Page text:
"Mettle" A Solo Exhibition by Danielle Coenen
At The Wallace L. Anderson Gallery
Bridgewater State University, MA
November 2021 - February 2022
I’m drawn to the face because of its inherent psychological weight. Primarily working from images of women that I find, I think of my work as simultaneously portraiture and self-portraiture, projecting myself onto another. The image is a base for me to visually and conceptually illustrate dualities, harmonizing realism and abstraction, combining characteristics of paint and mark making. When rendering the face I work tightly from my reference, which requires patience and careful observation. The abstract marks are of the opposite sentiment - a lot of paint throwing and spontaneity, using several paint mediums, tools, and gestures. The faces dissolve into abstraction - soft but bristly glows of spray paint, sharp pastel marks, oil applied in various ways. The painting expresses something that is both simple and complex. The image is straightforward, yet within the paint there are many colors, textures, and expressions of the hand mingling, representing the subtle complexities of one’s inner world that can be experienced with more careful attention.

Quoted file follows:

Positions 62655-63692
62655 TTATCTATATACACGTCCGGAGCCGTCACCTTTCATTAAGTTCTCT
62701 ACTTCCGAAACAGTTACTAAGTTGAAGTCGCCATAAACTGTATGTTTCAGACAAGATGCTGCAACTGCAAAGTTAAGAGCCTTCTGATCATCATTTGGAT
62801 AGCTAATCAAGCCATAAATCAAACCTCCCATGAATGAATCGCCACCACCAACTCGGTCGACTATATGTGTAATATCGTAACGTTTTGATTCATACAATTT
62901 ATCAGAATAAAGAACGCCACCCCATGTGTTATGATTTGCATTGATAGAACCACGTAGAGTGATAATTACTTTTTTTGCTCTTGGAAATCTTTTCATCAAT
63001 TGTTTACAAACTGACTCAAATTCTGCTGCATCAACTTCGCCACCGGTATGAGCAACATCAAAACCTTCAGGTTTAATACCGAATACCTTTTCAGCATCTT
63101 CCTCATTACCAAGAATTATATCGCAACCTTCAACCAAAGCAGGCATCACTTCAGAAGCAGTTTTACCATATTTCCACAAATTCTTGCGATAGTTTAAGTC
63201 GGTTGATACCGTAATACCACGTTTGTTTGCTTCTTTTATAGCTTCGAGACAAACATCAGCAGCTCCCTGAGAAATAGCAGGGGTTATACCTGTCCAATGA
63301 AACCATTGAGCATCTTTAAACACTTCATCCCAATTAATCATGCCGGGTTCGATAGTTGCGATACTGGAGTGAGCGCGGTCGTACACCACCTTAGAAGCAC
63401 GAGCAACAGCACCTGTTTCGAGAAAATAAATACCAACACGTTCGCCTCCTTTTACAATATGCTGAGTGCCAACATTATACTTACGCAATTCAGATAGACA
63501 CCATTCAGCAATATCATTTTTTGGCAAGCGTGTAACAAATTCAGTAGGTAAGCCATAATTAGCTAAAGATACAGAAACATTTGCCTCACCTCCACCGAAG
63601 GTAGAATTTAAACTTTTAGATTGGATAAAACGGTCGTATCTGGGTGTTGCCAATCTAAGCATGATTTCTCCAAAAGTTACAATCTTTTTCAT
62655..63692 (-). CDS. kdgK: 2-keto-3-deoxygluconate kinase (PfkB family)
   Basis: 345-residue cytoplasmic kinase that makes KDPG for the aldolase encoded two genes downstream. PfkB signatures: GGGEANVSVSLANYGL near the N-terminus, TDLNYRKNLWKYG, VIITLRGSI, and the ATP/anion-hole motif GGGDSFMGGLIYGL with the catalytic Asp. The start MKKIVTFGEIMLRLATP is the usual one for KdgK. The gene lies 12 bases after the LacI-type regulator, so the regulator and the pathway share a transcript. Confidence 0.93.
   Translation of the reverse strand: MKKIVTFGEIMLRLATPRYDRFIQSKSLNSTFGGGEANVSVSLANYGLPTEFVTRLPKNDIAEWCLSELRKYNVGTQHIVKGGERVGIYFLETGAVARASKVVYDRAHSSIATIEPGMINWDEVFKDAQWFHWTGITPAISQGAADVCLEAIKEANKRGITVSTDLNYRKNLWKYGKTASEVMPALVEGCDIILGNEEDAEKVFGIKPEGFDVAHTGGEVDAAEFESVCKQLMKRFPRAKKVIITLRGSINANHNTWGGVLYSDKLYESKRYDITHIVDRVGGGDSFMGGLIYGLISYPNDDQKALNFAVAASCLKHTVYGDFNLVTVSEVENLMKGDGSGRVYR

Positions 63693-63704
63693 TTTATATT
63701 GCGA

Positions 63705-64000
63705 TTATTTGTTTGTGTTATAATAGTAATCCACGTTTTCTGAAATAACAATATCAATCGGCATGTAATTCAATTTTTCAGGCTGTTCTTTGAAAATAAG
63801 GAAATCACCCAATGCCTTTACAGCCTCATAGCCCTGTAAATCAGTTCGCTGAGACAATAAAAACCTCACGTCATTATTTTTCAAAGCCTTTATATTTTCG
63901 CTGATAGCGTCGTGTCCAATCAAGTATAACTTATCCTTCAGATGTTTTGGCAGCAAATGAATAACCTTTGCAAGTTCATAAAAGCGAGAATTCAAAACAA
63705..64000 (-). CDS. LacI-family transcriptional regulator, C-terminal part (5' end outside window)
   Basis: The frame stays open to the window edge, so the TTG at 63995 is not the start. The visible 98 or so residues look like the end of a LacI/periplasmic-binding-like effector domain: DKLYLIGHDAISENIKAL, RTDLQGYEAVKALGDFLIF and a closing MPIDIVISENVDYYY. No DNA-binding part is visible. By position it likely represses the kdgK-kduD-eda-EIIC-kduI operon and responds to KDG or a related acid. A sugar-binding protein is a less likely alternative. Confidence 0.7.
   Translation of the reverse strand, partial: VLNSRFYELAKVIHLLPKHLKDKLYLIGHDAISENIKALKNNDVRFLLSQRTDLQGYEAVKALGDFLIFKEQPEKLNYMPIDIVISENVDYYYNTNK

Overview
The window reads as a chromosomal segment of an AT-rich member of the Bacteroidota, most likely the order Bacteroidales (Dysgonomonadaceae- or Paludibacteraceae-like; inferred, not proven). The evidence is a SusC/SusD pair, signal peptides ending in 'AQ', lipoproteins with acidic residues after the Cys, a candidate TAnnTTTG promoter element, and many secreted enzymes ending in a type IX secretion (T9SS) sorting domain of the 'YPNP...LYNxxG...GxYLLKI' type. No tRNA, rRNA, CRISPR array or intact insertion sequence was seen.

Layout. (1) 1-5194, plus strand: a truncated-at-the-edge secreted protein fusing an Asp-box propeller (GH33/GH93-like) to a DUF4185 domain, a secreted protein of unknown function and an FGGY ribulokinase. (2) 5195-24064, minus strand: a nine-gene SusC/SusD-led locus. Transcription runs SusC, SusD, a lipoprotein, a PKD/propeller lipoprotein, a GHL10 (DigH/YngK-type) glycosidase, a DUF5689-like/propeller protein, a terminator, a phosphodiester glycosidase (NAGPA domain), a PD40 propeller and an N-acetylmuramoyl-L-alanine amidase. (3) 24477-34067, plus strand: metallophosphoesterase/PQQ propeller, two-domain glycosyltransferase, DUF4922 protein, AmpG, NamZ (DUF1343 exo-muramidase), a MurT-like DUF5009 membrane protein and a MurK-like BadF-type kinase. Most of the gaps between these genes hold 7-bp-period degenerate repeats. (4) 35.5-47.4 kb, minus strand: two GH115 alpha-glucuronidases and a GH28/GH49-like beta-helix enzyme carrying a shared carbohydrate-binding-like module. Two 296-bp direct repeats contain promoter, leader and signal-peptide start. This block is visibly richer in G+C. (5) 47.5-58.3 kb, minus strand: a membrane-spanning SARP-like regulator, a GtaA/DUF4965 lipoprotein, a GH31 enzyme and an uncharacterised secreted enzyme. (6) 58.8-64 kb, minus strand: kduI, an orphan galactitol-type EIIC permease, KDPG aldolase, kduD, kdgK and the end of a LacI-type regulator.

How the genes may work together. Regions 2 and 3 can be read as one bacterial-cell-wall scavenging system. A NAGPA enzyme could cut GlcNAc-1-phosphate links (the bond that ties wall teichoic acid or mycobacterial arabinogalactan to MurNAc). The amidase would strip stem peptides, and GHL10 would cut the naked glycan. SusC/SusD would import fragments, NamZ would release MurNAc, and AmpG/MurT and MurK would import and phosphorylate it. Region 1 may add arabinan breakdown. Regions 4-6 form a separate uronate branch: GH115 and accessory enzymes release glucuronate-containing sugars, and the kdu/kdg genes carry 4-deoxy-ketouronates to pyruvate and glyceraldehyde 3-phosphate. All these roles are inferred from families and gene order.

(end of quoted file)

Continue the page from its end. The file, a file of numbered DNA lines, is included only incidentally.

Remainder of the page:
Alongside my ongoing body of work, this exhibit unveils a new series of small paintings on 19th century cabinet cards. They began as a pandemic-induced experiment, when my connection to the work I was making was severed and I was toying with ideas that were small enough to work on in quarantine. Flipping through hundreds of these faces, I realized their connection to the current events: mass numbers of people with no names, recalling a time period where a global pandemic was something that might be expected in one’s lifetime. The feelings and conversations happening at the beginning of the pandemic were reminiscent of this era: food and essential supplies were scarce, an economic depression loomed, and our fast-paced modern lifestyles came to a halt, renewing modes of the past. Now recycled into contemporary paintings, these cards maintain their antique charm and are presented as artifacts straddling a balance between old and new.